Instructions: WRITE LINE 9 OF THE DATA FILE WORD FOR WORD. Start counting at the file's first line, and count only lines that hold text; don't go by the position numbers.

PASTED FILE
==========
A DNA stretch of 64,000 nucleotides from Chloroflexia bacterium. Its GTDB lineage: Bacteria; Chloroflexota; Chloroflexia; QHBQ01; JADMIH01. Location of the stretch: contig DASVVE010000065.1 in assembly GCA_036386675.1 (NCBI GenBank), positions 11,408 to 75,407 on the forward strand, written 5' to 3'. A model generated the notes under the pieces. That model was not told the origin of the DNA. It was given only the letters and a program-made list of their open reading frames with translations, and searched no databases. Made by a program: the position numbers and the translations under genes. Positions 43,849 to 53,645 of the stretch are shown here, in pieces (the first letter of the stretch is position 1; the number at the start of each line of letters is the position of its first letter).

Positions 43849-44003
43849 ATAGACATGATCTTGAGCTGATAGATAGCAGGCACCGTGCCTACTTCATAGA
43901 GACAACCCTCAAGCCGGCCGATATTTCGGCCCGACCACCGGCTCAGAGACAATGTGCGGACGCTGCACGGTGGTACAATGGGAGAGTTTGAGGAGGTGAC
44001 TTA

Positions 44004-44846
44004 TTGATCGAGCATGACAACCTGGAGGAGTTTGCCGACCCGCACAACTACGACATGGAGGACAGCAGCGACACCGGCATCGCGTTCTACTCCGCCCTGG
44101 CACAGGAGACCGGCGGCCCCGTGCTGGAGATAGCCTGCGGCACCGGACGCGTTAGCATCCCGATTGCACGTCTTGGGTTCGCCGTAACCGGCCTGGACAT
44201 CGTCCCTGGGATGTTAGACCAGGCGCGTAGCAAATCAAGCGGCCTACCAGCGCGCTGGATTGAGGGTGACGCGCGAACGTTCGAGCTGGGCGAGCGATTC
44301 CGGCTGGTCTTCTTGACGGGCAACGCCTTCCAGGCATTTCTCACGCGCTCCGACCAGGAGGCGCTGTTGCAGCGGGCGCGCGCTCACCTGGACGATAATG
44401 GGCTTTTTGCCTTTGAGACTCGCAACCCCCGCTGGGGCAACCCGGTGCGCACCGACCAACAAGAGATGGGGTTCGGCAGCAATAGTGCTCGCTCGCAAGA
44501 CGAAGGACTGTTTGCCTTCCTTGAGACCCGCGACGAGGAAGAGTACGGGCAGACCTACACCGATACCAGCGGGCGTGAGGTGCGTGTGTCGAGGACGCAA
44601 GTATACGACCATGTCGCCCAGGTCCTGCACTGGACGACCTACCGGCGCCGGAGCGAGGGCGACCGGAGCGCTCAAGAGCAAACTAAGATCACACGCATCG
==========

44201 CGTCCCTGGGATGTTAGACCAGGCGCGTAGCAAATCAAGCGGCCTACCAGCGCGCTGGATTGAGGGTGACGCGCGAACGTTCGAGCTGGGCGAGCGATTC